Micrographs comparing motor cortex neurons in mice with and without an extra copy of MECP2 gene.
Extra spines: Mice with an extra copy of the gene MECP2 develop more spines on their motor cortex neurons (top) than wildtype mice do during a learning task. An experimental drug normalizes this trait (bottom).

Blocking key pathway reverses brain, behavior changes in autism mouse model

Neurons in mice with an autism-linked mutation sprout extraneous protrusions, an overgrowth accompanied by above-average motor learning. Inhibiting a cell signaling pathway reverses the effect.

Neurons in mice with an autism-linked mutation sprout extraneous protrusions, an overgrowth that tracks with above-average motor learning. The animals lose both attributes when treated with an experimental drug that suppresses the activity of the Ras-ERK/MAPK cell signaling pathway, according to a new study.

This pathway helps reshape neurons to change the strength of their connections in response to learning or other influences, part of a process known as neuroplasticity.

“There is a balance between learning and forgetting in the brain,” says lead researcher Stelios Smirnakis, associate professor of neurology at Harvard University. “Understanding these pathways and how to balance them is of critical importance to a number of neurological disorders.”

Hyperactivation of the Ras-ERK/MAPK pathway, which is also involved in cell growth, has been linked to cancer as well as multiple autism-related conditions.

“A lot of genes in that pathway have been shown to underlie several forms of autism,” says Maria Chahrour, assistant professor of neuroscience at the University of Texas Southwestern Medical Center in Dallas, who was not involved in the study. “The pathway itself is also dysregulated in several forms of autism, so there’s a potential convergence.”

Enhanced learning:

The mice in the new work had an extra copy of the gene MECP2. As in previous studies and some other autism mouse models, the MECP2-duplication mice showed enhanced motor learning, mastering how to balance on a rotating rod more quickly than their wildtype counterparts. The animals’ motor learning prowess offers a model for studying how the repetitive behaviors seen in people with autism develop, the researchers say.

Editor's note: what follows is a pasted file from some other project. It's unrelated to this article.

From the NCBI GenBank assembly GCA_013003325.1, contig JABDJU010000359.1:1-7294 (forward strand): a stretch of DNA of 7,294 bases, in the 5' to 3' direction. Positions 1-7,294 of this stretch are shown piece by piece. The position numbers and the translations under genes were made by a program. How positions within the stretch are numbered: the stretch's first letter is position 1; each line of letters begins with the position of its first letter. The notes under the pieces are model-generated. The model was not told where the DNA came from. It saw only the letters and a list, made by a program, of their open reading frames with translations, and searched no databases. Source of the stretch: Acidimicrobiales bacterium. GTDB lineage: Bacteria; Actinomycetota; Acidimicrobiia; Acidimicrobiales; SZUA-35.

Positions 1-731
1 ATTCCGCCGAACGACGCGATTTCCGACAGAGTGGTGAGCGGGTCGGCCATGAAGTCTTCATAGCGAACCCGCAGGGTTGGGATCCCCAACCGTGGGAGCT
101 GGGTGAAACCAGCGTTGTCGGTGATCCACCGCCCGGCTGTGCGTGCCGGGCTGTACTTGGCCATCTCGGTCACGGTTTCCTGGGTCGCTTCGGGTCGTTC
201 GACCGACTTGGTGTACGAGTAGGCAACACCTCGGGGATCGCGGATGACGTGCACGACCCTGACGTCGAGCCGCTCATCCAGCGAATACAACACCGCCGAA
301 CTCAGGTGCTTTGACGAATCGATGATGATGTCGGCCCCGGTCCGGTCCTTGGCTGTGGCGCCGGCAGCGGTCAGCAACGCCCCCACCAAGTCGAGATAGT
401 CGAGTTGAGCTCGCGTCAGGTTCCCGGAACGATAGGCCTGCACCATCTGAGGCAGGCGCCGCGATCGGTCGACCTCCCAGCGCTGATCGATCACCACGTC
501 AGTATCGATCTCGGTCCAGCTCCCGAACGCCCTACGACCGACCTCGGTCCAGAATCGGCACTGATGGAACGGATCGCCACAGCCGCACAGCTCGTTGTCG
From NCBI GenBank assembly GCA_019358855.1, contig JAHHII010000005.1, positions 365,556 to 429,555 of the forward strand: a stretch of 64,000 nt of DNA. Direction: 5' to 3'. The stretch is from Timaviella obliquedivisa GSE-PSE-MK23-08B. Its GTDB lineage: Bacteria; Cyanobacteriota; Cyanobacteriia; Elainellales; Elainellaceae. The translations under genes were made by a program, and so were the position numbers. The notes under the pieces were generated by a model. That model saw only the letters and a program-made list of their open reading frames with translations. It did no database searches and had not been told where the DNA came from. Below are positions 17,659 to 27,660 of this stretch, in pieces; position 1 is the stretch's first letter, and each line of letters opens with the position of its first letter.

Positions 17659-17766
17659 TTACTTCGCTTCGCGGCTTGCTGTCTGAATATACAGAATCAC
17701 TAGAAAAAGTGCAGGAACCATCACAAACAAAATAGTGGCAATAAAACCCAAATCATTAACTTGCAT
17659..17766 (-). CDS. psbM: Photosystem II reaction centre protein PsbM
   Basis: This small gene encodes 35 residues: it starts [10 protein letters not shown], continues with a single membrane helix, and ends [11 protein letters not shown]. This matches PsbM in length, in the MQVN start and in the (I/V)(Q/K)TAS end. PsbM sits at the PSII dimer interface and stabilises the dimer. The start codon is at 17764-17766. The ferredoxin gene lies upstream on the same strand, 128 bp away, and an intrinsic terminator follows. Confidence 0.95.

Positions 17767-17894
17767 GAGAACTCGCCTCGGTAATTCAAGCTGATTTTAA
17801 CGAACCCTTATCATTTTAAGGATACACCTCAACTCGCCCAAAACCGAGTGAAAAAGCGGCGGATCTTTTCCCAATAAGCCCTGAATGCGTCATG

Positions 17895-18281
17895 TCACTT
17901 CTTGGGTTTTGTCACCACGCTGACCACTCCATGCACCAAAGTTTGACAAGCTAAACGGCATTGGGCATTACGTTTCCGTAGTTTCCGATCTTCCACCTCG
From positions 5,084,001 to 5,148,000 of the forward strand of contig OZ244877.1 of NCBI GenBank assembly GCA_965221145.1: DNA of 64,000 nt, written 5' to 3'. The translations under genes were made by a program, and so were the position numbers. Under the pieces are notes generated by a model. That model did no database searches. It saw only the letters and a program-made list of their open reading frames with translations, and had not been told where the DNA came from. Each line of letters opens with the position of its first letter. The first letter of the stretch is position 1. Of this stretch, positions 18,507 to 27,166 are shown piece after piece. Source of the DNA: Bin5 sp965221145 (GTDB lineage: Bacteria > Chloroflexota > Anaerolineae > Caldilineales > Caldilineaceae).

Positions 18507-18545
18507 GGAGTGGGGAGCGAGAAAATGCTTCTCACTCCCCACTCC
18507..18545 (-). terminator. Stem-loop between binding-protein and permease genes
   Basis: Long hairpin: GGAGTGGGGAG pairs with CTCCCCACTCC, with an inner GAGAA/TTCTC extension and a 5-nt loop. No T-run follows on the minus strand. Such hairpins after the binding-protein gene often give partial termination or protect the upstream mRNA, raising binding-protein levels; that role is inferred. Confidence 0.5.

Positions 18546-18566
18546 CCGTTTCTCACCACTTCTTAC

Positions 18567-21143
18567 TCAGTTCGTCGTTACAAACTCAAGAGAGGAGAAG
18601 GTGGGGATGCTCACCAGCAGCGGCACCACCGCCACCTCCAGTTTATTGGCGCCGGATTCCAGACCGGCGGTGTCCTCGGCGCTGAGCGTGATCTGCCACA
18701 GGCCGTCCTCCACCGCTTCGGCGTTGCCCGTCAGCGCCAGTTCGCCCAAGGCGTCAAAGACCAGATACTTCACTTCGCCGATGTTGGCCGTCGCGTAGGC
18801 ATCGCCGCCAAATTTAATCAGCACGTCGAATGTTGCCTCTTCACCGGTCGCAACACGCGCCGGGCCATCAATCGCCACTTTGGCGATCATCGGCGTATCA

Smirnakis and his colleagues used two-photon microscopy to image neurons in the animals’ motor cortex before and after four days of training on the rotating rod test.

The training prompted neurons in the MECP2 mice to grow an excess of dendritic spines — small projections on neurons that receive signals from other neurons.

Spines are usually evenly spread along dendrites. But in the MECP2 mice, they were more likely to appear in dense clusters, a sign of the animals forming stable memories, says study investigator Ryan Ash, resident in psychiatry and behavioral sciences at Stanford University in California.

The Ras-ERK/MAPK pathway is involved in the creation of spines, and was significantly more active after training in the MECP2 mice, the study also shows.

“This work adds to the increasing evidence that ERK signaling plays a probably central role in autism in general, and offers a new mechanistic explanation of the possible ways how ERK signaling is involved in the phenotype of autism,” says Ning Cheng, associate professor of neuroscience at the University of Calgary in Alberta, Canada, who was not involved in the study.

The work appeared in May in eNeuro.

Treatment options:

Treating the MECP2 mice with a drug called SL327, which inhibits the Ras-ERK/MAPK pathway, restored typical motor learning and dendritic spine growth.

The drug’s effects last only for about two hours, so it is unlikely to be a viable treatment for people. But some cancer drugs and cholesterol-lowering drugs called statins block the same pathway and might have therapeutic potential, Smirnakis says.

“I strongly agree with the authors that targeting ERK signaling could prove to be a fruitful approach for treating autism,” Cheng says. A crucial part of this strategy will be identifying inhibitors that penetrate the blood-brain barrier and have no major side effects, she says.

Part of this search for treatments could include dissecting exactly what part of the pathway is dysregulated in individuals, leading to more personalized therapies that affect only the relevant targets, Ash says.

“This is a very essential pathway, and if you are to inhibit it, you have to be careful what other things are happening and that there are no other compensating mechanisms,” Chahrour says.

SL327 did not seem to have any significant effects on spine formation in the wildtype mice, suggesting a low risk of off-target effects, Ash says.

The team has constructed a library of pathways involved in neuroplasticity that might be involved in autism and other conditions, as well as in typical learning, Smirnakis says. They plan to identify which of these pathways contribute to learning in MECP2-duplication mice and test their roles in specific cell types.